5th District Debate Brings Out Two Distinct Visions

Republican Denver Riggleman and Democrat Leslie Cockburn debated Friday night at UVA’s Garrett Hall. This was the third debate thus far for the 5th Congressional District race. Riggleman offered a conservative vision that was clearly independent of party dogma and outside interest groups. Cockburn, on the other hand, spoke like a loyal solider to the hyper-partisan Democrat Party.

In the candidates’ opening statements, Cockburn called herself “a farmer,” and said our country and our government are in a “crisis.” Riggleman said he was running to push back against over-regulation that hurts economic growth and mentioned how nice it is to be speaking at his alma mater, where he graduated with distinction.

After their opening statements the moderator began asking questions, 24 in all. The first question was about healthcare. Riggleman said healthcare costs are “skyrocketing,” and talked about the need for health savings accounts and free market solutions to combat those rising costs. More government is not the answer. Cockburn began her answer by offering information about Riggleman. She began with, “my opponent has pledged to join the Freedom Caucus,” and then railed against the Freedom Caucus. In her answer to the second question, also on healthcare, she said “we need to restore the individual mandate,” while Riggleman said lower costs “come from competition.”

On the National Debt, Riggleman said he would support efforts to audit every federal agency to see where the waste is. He said, “we can’t tax ourselves out of this.” Cockburn blamed the National Debt on President Trump, as though the National Debt just started under Trump’s administration, and said the latest tax cuts “needs to be reversed.” She’s rich and no longer works for a living so of course she doesn’t care about the savings middle America is experiencing from the Trump tax cuts.

On the 2nd Amendment, Riggleman said he would protect it. Cockburn hit the latest liberal talking points, saying she would ban bump stocks, “large magazines are unnecessary,” and she would “close” the mythical “gun show loophole.”

There was a question about character, whether it matters or not. Of course it does, so this question was obviously just an opportunity for Cockburn to say negative things about President Trump. Riggleman went first and said, “there is nothing more important than character.” He also said that he only has to square how he acts. Cockburn went a different route. She broke the debate rules when she started her answer by turning to Riggleman to say, “you’re taking money from the Koch brothers,” and then proceeded to bash President Trump. The irony of Cockburn breaking the debate rules on the question of character was obviously lost on her. Funny, but shamefully disappointing.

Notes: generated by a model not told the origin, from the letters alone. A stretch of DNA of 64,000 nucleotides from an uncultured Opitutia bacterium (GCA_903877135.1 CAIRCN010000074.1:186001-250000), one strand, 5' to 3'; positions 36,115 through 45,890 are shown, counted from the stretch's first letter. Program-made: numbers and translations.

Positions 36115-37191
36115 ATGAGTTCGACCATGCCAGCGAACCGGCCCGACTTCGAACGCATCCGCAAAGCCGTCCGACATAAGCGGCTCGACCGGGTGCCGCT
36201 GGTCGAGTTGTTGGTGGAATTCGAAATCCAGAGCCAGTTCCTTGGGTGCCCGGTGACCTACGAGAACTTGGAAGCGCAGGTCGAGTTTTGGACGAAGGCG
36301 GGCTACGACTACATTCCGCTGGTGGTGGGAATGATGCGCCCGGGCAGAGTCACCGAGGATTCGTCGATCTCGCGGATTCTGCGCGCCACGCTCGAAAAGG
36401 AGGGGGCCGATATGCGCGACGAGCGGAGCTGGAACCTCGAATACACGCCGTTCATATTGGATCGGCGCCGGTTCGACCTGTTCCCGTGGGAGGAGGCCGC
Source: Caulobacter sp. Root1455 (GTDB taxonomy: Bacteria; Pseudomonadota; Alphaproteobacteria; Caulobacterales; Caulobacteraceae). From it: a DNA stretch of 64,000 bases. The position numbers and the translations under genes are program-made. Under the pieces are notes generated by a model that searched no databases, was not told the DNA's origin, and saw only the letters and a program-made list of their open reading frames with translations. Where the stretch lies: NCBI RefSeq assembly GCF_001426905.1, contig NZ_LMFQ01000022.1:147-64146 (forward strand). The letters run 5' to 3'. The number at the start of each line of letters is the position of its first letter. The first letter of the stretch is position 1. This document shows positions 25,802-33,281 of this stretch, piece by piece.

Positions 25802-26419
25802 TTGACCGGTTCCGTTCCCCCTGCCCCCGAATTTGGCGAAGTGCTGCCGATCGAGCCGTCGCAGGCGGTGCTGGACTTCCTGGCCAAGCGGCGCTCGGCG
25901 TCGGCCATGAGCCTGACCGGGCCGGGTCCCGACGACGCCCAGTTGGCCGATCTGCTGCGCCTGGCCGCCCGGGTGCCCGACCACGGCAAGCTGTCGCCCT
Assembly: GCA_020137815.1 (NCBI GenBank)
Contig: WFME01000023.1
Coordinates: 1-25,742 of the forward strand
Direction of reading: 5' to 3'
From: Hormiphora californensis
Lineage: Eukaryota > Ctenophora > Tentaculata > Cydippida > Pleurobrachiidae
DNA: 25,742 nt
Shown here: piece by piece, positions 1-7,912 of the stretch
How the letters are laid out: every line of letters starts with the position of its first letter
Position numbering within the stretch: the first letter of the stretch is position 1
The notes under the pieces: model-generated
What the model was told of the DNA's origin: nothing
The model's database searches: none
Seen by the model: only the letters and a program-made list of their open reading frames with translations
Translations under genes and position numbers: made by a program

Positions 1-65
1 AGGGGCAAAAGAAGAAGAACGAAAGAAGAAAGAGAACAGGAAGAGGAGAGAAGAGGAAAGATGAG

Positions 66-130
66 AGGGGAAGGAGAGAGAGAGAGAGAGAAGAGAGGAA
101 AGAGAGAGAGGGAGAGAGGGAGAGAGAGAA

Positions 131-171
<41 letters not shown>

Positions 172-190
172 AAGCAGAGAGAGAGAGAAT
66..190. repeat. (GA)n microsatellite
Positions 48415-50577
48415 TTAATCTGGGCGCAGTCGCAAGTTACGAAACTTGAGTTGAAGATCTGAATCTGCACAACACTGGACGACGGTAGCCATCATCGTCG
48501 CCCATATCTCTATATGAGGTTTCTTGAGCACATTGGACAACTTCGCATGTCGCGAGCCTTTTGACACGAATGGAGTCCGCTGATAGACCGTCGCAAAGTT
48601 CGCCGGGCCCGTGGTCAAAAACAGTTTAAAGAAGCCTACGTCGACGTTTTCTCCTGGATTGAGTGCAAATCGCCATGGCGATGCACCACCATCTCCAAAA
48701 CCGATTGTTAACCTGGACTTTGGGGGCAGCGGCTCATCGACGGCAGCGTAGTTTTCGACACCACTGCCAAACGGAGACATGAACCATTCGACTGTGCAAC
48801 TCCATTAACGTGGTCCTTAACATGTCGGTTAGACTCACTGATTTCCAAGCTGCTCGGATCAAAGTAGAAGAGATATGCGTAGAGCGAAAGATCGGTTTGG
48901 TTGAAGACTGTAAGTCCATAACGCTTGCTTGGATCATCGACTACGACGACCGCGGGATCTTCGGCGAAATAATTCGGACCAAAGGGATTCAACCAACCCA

The last question was what wasn’t asked that you wished had been asked? Cockburn went first and said “climate change.” Riggleman said he thought a question on opioids would have been appropriate.

For their closing statements, Cockburn began by taking Riggleman’s lead and discussing her thoughts on opioids. After that she said, “Charlottesville is the center of the universe” (Nicolaus Copernicus was then seen storming out of the debate). Riggleman ended by saying he despises politics. He quoted Thomas Jefferson and talked about how a good education and his service in the Air Force has benefited him.

The most surprising, and most disappointing, part of the debate came from the question asking on what issue would you break from party leadership. Riggleman went first and said he would oppose Republicans who want to spend more and he is against the nonstop raising of the Debt Ceiling. A solid answer that should excite conservatives. But then came Cockburn’s surprising answer. Without hesitation she said, “HR800.” I thought to myself- wow, that’s pretty impressive. I thought that because it was fair to assume, based on the question, that she had picked a Republican sponsored bill. But when I got home and looked it up I was disappointed beyond description. HR800 is a bill that was introduced by a Democrat and has 20 cosponsors, all of which are Democrats! Those cosponsors include Rep. Keith Ellison and Rep. Sheila Jackson Lee. Unbelievable. So, Ms. Cockburn let’s try this again. Can you name anything that you support that is not an echo from hyper-partisan talking points crafted by D.C. Democrats? Anything?

Throughout the debate a theme was expressed by Riggleman; he’s a conservative who will represent the 5th District over any party leadership pressure or influence from the D.C. swamp.

After the debate concluded Riggleman stayed to talk with attendees while Cockburn made a beeline for the exit. Below is a picture of Riggleman with the UVA College Republicans.